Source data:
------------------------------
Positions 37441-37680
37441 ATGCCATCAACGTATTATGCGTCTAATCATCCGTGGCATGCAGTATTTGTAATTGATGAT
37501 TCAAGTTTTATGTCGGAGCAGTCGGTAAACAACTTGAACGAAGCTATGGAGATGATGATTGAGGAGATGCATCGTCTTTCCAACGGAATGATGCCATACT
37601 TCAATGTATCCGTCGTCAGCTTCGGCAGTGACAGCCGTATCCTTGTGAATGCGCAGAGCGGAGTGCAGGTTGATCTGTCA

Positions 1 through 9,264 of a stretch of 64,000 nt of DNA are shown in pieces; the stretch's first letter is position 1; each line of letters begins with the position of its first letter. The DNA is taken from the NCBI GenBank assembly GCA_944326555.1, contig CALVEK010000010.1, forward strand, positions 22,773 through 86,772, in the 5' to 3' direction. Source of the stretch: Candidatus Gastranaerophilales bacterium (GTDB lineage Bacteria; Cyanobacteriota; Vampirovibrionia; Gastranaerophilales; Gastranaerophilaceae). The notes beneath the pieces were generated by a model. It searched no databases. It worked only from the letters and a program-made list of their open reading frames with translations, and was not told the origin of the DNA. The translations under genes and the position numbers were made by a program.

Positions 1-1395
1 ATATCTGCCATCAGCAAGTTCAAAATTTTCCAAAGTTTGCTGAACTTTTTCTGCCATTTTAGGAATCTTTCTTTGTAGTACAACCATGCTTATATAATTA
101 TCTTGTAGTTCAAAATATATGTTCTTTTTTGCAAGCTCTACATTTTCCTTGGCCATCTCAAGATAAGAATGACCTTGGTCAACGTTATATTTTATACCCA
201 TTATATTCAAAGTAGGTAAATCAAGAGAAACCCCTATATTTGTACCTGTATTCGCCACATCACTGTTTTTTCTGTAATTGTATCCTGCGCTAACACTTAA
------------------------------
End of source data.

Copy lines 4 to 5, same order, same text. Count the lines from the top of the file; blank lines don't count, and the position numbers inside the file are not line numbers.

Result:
37601 TCAATGTATCCGTCGTCAGCTTCGGCAGTGACAGCCGTATCCTTGTGAATGCGCAGAGCGGAGTGCAGGTTGATCTGTCA

Positions 1 through 9,264 of a stretch of 64,000 nt of DNA are shown in pieces; the stretch's first letter is position 1; each line of letters begins with the position of its first letter. The DNA is taken from the NCBI GenBank assembly GCA_944326555.1, contig CALVEK010000010.1, forward strand, positions 22,773 through 86,772, in the 5' to 3' direction. Source of the stretch: Candidatus Gastranaerophilales bacterium (GTDB lineage Bacteria; Cyanobacteriota; Vampirovibrionia; Gastranaerophilales; Gastranaerophilaceae). The notes beneath the pieces were generated by a model. It searched no databases. It worked only from the letters and a program-made list of their open reading frames with translations, and was not told the origin of the DNA. The translations under genes and the position numbers were made by a program.